Library helps local man make music18-Aug-2015
Library helps local man make music- By Teri Vance
Ben Crocker has the music of between 250 and 300 arrangements stored on compact discs, which he uses in place of a band while he plays his guitar and sings. But when it came time to organize those songs into some kind of working order, he wasn't sure where to start." I called everybody I knew who would know what I wanted to do." he said. "They didn't know how to do it." Professional services were asking $30 an hour or more to do it for him. "So I just punted," he said. "I called the library and got a nice lady who helped me tremendously." Susan Antipa, adult services librarian, helped him organize his CDs in a one-on-one tutoring session. "If a patron has an issue we don't teach a class on or is kind of unique, we find the person most qualified to help," she said. That is in addition to the regular classes offered, including, keyboard and mouse skills, Microsoft Word, Excel, resume, email and social media. "There's so many people who just didn't get on board with technology when it was first developing," Antipa said. "Now, the find themselves behind. They can come here and take a free class."
Crocker, 80, said the class was exactly what he needed. "She was so helpful and so nice," he said. "She knew how to get into the dummy's head and twist the right knobs." Originally from Superior, Ariz., Crocker hitchhiked to Yerington to visit a cousin. That's where he met Juanita — who he calls Neeter because, "she's the neeterest girl I've ever met" — and married her when they were both 19. He went to work for the Anaconda mining company before becoming an apprentice diesel mechanic. "I got married at 19 and had three kids by the time I was 22, I had to work," he said. But eventually, he left the steady job to chase his dream. For 20 years, he traveled the country as the front man in the band, Ben Crocker and the Dealers. "We called ourselves that because we dealt in all kinds of music," he said. "We played rock, country and standards. Just about anything we could learn."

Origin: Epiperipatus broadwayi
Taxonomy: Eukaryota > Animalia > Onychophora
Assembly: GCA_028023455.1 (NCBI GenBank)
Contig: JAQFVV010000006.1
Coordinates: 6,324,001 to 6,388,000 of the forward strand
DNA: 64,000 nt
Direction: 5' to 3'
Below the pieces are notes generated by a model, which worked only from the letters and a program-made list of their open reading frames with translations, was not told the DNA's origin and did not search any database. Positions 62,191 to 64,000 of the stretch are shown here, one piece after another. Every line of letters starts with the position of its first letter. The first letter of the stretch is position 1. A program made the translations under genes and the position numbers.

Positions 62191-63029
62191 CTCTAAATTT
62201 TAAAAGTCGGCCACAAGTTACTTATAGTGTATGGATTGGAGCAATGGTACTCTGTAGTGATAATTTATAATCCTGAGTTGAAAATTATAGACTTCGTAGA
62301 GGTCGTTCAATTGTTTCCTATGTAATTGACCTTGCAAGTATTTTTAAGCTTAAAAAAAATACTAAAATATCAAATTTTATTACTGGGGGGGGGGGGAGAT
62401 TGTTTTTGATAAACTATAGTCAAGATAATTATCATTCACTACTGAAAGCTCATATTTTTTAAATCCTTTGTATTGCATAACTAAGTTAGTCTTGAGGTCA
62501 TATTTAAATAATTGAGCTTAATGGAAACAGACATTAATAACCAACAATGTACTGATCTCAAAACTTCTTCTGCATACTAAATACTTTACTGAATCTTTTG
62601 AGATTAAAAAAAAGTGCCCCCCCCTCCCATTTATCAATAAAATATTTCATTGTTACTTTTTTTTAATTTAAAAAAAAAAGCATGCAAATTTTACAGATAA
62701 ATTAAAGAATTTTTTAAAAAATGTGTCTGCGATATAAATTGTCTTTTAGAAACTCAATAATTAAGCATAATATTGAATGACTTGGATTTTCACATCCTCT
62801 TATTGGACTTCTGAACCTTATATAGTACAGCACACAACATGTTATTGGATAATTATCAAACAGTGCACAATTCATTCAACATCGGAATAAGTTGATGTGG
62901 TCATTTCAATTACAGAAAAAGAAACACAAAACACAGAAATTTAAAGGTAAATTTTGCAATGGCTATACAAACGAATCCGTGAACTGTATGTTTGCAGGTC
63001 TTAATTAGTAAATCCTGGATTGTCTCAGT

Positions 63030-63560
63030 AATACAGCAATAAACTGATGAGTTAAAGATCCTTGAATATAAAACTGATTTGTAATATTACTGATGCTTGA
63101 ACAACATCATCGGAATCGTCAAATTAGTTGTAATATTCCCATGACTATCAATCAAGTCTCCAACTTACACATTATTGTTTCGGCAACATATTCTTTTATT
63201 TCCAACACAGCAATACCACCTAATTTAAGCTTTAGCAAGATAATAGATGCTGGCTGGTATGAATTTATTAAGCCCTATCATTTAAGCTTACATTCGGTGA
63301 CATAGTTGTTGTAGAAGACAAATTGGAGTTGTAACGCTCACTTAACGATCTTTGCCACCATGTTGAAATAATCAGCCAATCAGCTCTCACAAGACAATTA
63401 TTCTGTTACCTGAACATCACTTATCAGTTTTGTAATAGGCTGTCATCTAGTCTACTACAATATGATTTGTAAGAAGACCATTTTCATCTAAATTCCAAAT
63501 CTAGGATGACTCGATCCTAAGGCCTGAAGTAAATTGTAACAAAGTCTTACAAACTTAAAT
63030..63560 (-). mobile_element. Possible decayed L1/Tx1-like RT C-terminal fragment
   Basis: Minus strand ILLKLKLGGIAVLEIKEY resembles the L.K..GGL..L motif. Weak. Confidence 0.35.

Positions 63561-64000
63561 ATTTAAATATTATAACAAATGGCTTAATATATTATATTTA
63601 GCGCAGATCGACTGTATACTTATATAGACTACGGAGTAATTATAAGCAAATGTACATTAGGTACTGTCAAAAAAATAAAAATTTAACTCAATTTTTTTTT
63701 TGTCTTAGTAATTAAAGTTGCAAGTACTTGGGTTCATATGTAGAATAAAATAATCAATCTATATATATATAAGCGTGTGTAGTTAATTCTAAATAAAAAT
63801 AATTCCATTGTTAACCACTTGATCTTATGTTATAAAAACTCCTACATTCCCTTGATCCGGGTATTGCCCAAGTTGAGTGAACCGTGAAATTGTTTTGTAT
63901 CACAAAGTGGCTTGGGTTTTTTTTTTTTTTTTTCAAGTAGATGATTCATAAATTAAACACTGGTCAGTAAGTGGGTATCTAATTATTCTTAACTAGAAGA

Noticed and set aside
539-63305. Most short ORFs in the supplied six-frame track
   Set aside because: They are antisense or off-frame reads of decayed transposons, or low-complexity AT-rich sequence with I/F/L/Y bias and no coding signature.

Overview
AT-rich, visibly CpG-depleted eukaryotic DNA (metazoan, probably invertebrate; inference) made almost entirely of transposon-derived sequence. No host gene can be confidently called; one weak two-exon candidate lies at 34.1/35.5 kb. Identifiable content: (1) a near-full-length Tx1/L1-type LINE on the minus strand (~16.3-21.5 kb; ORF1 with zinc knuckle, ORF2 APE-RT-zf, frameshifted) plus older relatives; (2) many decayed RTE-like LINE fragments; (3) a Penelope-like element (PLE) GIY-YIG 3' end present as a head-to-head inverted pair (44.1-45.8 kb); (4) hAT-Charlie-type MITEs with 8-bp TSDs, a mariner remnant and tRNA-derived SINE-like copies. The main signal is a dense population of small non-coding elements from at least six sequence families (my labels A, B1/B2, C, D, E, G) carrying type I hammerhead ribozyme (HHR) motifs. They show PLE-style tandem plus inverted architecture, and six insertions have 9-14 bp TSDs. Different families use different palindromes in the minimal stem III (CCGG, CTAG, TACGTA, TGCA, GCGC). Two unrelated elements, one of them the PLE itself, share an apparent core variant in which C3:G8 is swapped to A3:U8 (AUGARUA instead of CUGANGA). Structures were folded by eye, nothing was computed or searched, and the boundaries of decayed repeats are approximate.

Although he worked mostly from Harrah's Lake Tahoe, Crocker said, the band also spent a lot of time on the road. He credits his wife's understanding during those years with the success of his 60-year marriage. "She recognized that it was my passion, and she went with it," he said. After taking eight years off when the band dissolved, he is now back into playing music for fun. In addition to being booked to play at his grand children's upcoming weddings, he has regular gigs at Bella Fiore Wine in Carson City. His next show will be 6-9 p.m. Aug. 22. As for technology, he's not done with that, either. He plans to transfer all of his songs from CD to files on a tablet, so he can organize a set list before a show, but also be flexible when someone has a request. "I'm going to come back to the library for more classes," he said.
CHECK OUT BEN CROCKER
WHERE: Bella Fiore Wines, 224 S Carson St # 8
WHEN: 6-9 p.m. Aug. 22
To see a full list of classes offered, go to carsoncitylibrary.org or pick up a schedule at the Carson City Library, 900 N. Roop St.